MARIA BARTIROMO: That’s interesting because you were “Male #1” — we’re looking at a timeline in 2013 you’re male number one and they indict these people and the indictment comes down in January 2015 and they name you as Male #1.
CARTER PAGE: Well there’s this big thing about masks and unmasking, and I was very lightly masked and there are a lot of problems in that indictment and they really kind of put me out on a limb.
MARIA BARTIROMO: That’s what I want to ask you because then you start getting death threats your life was in danger… We’re taking a pivot looking at how the government has treated government informants…
I’m back with former Trump campaign foreign policy advisor Carter Page and you were telling us about this case that you helped the government with. Tell me what happened in 2015 after the indictment was handed down on the Russians.
CARTER PAGE: Well really, in March of 2016, they called me in to come to testify in the Southern District of New York on that case.
There were so many falsehoods and misrepresentations in their indictment the prior year. I said I am not going to lie in court. Similar to their false court filings, which the DOJ and the FBI has submitted in this case. So it was a long back and forth with them but I told them, I am a man of my word and I’m not going to, you know, provide false testimony like they’ve done. It is very similar between the false testimony which they did and that case against the Russians, and the false testimony which they did a few months later in October of 2016 with their start of the FISA abuse.
MARIA BARTIROMO: You never actually testified in the spy ring circus in terms of that, but this all goes to government informants and you could look at Patrick Byrne from Overstock.com, right?
CARTER PAGE: Well its basically, the government is taking control of people’s lives I mean, look, I’ve lost tens or hundreds of millions of dollars and he lost a couple hundred million off his market cap just based on these falsehoods.
MARIA BARTIROMO: You mean the stock lost hundreds of millions of dollars, not you?
CARTER PAGE: Well I’ve lost, you know, massive amounts of money.
August 16, 2019 – Judge orders FBI to search for additional Christopher Steele records
“A federal judge ordered the FBI on Friday to search for records of any contacts with dossier author Christopher Steele after the bureau cut ties with him as a confidential human source in November 2016.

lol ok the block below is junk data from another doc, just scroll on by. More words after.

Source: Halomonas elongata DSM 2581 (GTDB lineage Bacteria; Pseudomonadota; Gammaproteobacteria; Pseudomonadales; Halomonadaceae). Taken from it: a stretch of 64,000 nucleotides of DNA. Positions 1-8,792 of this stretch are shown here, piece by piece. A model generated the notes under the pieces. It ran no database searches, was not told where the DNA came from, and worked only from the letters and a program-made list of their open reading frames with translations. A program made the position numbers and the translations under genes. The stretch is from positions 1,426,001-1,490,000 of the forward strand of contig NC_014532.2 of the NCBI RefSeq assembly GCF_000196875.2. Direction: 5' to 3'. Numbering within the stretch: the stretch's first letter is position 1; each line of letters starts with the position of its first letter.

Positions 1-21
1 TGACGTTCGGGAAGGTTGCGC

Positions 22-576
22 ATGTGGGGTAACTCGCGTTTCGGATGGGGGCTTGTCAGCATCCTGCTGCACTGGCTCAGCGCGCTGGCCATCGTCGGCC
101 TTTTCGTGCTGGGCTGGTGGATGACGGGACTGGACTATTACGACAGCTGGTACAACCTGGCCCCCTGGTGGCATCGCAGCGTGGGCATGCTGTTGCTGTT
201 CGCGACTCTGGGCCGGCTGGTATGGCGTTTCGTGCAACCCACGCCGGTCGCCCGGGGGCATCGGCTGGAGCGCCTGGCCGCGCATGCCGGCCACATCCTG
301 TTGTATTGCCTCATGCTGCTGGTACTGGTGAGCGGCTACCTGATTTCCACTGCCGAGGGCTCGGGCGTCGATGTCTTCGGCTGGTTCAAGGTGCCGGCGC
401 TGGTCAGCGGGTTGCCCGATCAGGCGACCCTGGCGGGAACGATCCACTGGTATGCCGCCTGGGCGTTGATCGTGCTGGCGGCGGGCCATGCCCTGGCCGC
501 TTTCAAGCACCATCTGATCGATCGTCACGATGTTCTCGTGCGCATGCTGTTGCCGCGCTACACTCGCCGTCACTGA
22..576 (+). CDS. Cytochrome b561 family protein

Judge Christopher Cooper issued the ruling in favor of Judicial Watch, which sued the FBI and Justice Department for all of its records on Steele, a former British spy who investigated the Trump campaign on behalf of the Clinton campaign and Democratic National Committee.
The FBI released two batches of Steele-related documents in 2018, but it resisted conducting searches for documents of any contacts that he had with the bureau after Nov. 1, 2016.
FBI officials severed a longstanding relationship with Steele after finding out that he had unauthorized contacts with members of the press.
Cooper ordered the search, saying any additional FBI-Steele documents have “the potential for illuminating the FBI’s activities” in the Trump-Russia probe.” (Read more: The Daily Caller, 8/16/2019)
August 1, 2019 – Opinion: Here Are 5 Big Holes in Mueller’s Work
“Robert Mueller’s two-year, $25.2 million investigation was supposed to provide the definitive account of Donald Trump, Russia and the 2016 election. Yet even after he issued a 448-page report and testified for five hours before Congress, critical aspects remain unexplained, calling into question the basis for the probe and the decisions of those who conducted it.
Time and again in his report and his testimony, Mueller refused to address a wide range of fundamental issues, claiming they were beyond his purview. Some of the issues Mueller and his team did not clarify include whether the FBI had a sound predicate for opening a counterintelligence probe of the Trump campaign; whether the FBI knowingly relied on false material; and the links between U.S. government agencies and key figures who fueled the most explosive claims of an illicit Trump-Russia relationship. Mueller claimed that he was prevented from answering critical questions due to ongoing Justice Department reviews, one by Attorney General William Barr and U.S. Attorney John Durham and the other by Inspector General Michael Horowitz. In the meantime, here are some of the biggest mysteries that Mueller’s team left hanging in the air.
Who Is Joseph Mifsud, and Was He the Actual Predicate for the Russia Investigation?
Mueller’s pointed refusal to answer questions about Mifsud underscored that his team did not provide a plausible explanation for the incident that supposedly sparked the Russia investigation in July 2016. Mifsud is the mysterious Maltese professor who reportedly informed Trump campaign volunteer George Papadopoulos that the Russian government had “dirt” on Hillary Clinton. Their conversation took place in , before the alleged hacking of Democratic Party emails was publicly known. (cont.)